Coming in the form of All That Emotion, Georgas’ fourth full-length release is a fully moving and uplifting affair as she works through, as promised, all these emotions. Coming in on the highly personal side, with themes of resilience, persistence, heartbreak and finally acceptance, the songs are bittersweet and the result is a mature sound marrying elegantly with Georgas’ ethereal, yet sweet, vocals. It’s also worth noting that The National's Aaron Dessner helmed production, giving it that same echoing sparsity as his recent working on Taylor Swift’s Folklore, which makes for an even more undulating experience.

Opening with “That Emotion", honing on the more electronic, and playful side. However, despite the fun beats, the Toronto native sings about feeling alone, and you can't help but feel this tangibily in the honest lyrics and delivery. The blissful feeling that blossoms when listening to “That Emotion” follows throughout the album, which, as a whole is comes together incredibly cohesive. The songs all sound similar - in a good way - but each possessing their own subtle nuances and themes.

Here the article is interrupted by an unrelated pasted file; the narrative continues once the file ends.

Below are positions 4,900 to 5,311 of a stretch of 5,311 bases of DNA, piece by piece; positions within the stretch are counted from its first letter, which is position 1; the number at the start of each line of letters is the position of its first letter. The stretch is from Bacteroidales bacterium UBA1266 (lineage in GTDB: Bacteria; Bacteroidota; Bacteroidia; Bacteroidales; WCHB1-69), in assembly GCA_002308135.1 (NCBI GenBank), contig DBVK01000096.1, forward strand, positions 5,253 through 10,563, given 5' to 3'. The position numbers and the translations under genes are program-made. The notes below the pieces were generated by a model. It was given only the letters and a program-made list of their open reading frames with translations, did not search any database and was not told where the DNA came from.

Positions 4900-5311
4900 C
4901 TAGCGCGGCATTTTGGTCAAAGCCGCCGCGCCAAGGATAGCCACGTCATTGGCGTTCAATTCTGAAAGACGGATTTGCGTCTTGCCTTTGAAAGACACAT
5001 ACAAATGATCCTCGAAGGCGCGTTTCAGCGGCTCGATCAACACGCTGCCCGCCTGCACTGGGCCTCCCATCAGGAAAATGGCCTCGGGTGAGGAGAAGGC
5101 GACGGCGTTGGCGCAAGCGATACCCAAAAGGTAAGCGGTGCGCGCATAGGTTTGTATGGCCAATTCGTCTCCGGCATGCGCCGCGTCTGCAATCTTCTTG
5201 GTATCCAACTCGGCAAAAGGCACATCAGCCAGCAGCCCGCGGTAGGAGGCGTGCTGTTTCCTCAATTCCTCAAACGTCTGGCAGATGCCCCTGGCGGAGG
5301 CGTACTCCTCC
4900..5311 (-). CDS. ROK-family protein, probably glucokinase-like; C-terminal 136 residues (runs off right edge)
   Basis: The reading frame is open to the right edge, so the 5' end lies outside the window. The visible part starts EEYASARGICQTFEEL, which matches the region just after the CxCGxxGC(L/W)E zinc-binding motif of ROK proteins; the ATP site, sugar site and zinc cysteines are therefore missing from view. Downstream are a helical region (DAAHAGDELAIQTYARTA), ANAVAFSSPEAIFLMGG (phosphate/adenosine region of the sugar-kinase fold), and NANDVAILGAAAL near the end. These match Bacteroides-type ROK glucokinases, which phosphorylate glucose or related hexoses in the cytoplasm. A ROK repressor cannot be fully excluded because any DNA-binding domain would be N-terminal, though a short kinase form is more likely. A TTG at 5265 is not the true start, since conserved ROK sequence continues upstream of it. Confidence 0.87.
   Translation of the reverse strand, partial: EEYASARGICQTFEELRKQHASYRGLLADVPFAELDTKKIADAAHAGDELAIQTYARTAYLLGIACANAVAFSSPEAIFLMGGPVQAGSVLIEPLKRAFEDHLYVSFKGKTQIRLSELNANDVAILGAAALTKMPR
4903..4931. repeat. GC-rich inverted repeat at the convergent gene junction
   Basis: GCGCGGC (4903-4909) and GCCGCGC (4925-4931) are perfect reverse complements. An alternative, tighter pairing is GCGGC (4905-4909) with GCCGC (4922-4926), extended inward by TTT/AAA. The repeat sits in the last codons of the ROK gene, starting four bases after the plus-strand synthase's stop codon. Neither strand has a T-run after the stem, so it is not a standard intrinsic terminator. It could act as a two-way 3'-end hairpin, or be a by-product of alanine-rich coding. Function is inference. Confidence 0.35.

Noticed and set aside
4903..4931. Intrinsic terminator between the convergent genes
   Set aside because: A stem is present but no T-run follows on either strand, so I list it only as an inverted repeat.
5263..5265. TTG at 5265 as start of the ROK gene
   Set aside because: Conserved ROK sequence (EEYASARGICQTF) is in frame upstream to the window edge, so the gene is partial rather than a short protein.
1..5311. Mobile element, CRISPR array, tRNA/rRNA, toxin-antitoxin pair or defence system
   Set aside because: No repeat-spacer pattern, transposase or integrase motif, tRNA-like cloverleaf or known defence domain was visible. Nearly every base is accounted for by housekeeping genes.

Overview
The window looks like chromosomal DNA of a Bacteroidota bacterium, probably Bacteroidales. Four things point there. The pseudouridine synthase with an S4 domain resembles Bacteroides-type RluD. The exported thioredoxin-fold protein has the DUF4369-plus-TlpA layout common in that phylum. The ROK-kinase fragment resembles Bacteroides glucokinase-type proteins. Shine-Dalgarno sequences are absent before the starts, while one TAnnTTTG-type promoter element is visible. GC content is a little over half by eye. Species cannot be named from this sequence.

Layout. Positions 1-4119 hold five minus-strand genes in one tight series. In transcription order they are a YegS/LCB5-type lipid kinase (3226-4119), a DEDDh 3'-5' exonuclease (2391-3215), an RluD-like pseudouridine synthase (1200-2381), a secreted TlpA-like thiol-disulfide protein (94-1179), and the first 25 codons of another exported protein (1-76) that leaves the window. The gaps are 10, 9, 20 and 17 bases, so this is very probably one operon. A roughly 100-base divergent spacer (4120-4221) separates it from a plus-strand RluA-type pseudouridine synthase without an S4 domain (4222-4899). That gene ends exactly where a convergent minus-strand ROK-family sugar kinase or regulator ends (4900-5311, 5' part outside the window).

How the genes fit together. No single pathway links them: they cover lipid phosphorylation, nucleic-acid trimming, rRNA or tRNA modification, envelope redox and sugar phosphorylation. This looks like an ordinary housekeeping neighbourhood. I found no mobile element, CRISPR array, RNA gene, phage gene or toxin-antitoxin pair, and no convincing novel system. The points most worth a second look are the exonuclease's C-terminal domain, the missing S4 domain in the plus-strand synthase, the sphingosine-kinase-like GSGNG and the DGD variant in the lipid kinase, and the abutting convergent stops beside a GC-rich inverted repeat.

“Dreams” has a nostalgic feel, touched with a genteel uplift (“I only thought I could find you / In dreams I've had”), whereas “Pray It Away” is a poignant and heartbreaking track, concerning a battle with Georgas’ own conservative family about same-sex marriage. What hits like a tidal wave is the personal vulnerability on such an understated track.

“Same Mistakes” strips things back, once again presenting Georgas at her most vulnerable. The emotive lyrics give you a sense of someone suffering a struggle. Singing wistfully, “I think I am healing” and “Don’t underestimate me”, her learning to accept the past and embrace her own power is wherein her true weight lies. Even the beat underlying the track mimics a heartbeat, Georgas' life-force really was always apparent, especially with titles such as “Punching Bag” and “Change”, there was never any question of the openness.

All That Emotion deals with breaking free from negativity tied to those who are supposed to love you the most. Working with Aaron Dessner brought out “the truth in [her] voice,” as Georgas put it, and it's hard to disagree. While you can identify his signature guitar looping motifs on the records, providing a subtle backdrop for Georgas’ expressive vocals, it's her willingness to open herself up on such a bare naked level that gifts All That Emotion its titular promise.